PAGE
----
Erwin Lima

@limawrites

Real life examples of blockchain disruption and what to expect next

10 Years in:

The creation of commons and the replacement of platform monopolies

It’s been 10 years since Satoshi published his paper that would change the world into the crypto-craze that we see before us today. After ten years with massive popularity, controversion and hype around the blockchain, what real world effects have we seen? And what will happen in the future when the technology gets more widely adopted, becomes more tried and tested and crawls out of the tech hype cycle’s ‘trough of disillusionment’?

A ramp-up and analysis of past and impending disruption and impact from blockchain technologies. A story of fixing for trust, and cutting out the middle men in favor of the commons.

The real life impact and change we’ve seen so far

People in the crypto community most often boast the potential and hypothetical merits and benefits from widespread adoption of blockchain technology at some indefinite point in the future. Critics point to a lack of documented, meaningful change in the real world today.

Let’s see what has really changed up til now, apart from a couple of people becoming millionaires almost overnight, others losing their homes and a few ferraris getting new owners.

Although blockchain initiatives have been deployed for and associated with pretty much all sectors you could imagine – from finance and security to entertainment, media and even porn – there are four areas where we’ve seen the most impactful change thus far. Financial and stock markets aside, here we’ll cover banking, land titling, supply chain management and medical records.

Banking vs. Fintech
Let’s get the obvious out of the way. The financial sector was the first that was obviously seriously at risk of being thrown upside down thanks to blockchain technology. Likely logically frightened by the success of the Bitcoin and other block chain-based digital currencies, large private banks worldwide have already deployed their own blockchain integrations. Or started to bet on their own cryptocurrencies, often in consortia.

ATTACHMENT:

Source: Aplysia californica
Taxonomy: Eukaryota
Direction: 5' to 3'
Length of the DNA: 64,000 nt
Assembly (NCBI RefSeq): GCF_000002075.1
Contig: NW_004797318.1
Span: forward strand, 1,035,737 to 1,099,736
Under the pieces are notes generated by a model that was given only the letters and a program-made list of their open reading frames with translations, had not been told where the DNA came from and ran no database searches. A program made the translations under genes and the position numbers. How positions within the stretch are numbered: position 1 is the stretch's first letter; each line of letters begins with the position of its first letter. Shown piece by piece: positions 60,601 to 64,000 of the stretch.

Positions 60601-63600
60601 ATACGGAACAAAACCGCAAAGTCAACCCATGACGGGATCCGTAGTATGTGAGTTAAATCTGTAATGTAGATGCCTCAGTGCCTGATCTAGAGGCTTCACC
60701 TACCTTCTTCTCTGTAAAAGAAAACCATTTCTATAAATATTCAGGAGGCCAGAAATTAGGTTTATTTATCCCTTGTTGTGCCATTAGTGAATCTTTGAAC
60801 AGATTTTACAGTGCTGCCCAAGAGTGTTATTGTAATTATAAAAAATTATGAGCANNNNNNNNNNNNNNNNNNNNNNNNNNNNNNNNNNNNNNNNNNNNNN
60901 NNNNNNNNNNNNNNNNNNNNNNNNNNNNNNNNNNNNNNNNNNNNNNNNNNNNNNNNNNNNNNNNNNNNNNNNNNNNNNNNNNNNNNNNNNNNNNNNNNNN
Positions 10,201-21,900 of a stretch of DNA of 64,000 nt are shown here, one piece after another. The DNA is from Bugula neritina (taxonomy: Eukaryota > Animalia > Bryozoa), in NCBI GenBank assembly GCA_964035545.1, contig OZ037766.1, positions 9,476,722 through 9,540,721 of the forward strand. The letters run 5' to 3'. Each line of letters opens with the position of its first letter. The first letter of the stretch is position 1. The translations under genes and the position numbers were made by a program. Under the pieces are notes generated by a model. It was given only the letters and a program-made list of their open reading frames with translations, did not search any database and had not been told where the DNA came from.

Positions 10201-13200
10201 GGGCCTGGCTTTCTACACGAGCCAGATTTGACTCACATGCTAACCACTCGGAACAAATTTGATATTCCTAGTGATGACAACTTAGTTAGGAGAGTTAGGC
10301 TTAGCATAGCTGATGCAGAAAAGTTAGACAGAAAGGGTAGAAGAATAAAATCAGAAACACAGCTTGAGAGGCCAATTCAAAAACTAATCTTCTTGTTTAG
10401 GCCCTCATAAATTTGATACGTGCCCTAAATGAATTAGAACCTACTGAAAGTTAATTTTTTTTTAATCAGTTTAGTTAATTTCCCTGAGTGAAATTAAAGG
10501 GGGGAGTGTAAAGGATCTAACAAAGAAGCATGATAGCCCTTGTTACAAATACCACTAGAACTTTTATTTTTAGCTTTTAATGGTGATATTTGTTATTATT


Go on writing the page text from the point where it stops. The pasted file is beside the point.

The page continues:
According to some a beautiful development, according to others an attempt by the powerful and unreliable giants to maintain their power and position. Meanwhile, central banks worldwide are also waking up to smell the roses, and more than one have begun their experiments in this atmosphere.

Point in case: Ripple partnerships
Ripple – the enterprise blockchain solution for global payments – has secured a good few major financial partnerships. In mid-November 2017, it announced a deal with American Express and Banco Santander whereby American Express customers in the U.S. could send noncard payments to U.K. Santander accounts via AmEx’s FX International Payment network and have them ultimately process through Ripple’s blockchain.

A little more recently, in January this year, Ripple and money transfer service MoneyGram International partnered on a cross-border payment project designed to use Ripple’s XRP coins.

But it doesn’t stop there: even two central banks have already tested the waters with Ripple as well. Ripple partnered with the Saudi Arabian Monetary Authority — the central bank for the Kingdom of Saudi Arabia — to test instant cross-border payments over blockchain among domestic banks in the region. In 2017, Ripple successfully completed a proof of concept with the Bank of England.

Land titling in Sweden
Land titling is still a low-tech affair in most countries and the transactions are susceptible to forgeries and counterfeit. Often the process involves heavy paperwork, leaving room for error or counterfeit.

To reduce irregularities and counterfeits and increase transparency, Sweden started experimenting with blockchain to put its land registries on. The country started its experiments in June 2016, and to date it has successfully completed several stages of experimentation. Sweden is expected to have their blockchain land registry system in place by 2019.

Land titling in India and Estonia